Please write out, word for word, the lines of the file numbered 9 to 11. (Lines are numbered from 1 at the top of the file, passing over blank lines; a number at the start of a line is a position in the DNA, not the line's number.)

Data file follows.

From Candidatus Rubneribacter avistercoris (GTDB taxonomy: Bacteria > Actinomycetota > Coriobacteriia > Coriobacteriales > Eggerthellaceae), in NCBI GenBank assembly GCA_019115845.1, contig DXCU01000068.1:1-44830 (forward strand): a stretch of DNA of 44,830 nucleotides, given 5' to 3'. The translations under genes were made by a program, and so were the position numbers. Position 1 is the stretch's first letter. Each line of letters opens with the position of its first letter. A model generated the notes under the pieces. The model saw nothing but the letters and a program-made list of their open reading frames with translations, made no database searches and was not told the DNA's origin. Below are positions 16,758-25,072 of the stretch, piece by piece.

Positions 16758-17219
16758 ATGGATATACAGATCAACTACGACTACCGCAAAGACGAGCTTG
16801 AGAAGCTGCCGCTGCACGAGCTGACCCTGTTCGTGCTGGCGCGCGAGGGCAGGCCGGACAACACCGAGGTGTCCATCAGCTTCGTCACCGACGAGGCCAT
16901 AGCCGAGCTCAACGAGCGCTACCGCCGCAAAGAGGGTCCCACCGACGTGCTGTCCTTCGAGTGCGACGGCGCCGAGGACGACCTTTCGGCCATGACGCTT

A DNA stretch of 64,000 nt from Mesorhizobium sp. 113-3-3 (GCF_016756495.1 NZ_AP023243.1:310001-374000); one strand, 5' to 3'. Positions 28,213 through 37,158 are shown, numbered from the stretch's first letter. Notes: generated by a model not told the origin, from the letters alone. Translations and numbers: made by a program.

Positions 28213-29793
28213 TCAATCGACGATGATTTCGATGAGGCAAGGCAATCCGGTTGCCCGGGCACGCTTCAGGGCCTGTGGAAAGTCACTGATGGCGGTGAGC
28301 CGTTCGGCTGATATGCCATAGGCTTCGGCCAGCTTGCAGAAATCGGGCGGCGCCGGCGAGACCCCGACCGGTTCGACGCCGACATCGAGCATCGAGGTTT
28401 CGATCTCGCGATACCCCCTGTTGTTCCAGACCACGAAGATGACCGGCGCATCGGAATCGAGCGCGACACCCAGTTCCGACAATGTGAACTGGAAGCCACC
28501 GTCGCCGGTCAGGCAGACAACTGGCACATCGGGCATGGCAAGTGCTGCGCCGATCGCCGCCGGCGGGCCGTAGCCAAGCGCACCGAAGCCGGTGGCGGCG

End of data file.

28301 CGTTCGGCTGATATGCCATAGGCTTCGGCCAGCTTGCAGAAATCGGGCGGCGCCGGCGAGACCCCGACCGGTTCGACGCCGACATCGAGCATCGAGGTTT
28401 CGATCTCGCGATACCCCCTGTTGTTCCAGACCACGAAGATGACCGGCGCATCGGAATCGAGCGCGACACCCAGTTCCGACAATGTGAACTGGAAGCCACC
28501 GTCGCCGGTCAGGCAGACAACTGGCACATCGGGCATGGCAAGTGCTGCGCCGATCGCCGCCGGCGGGCCGTAGCCAAGCGCACCGAAGCCGGTGGCGGCG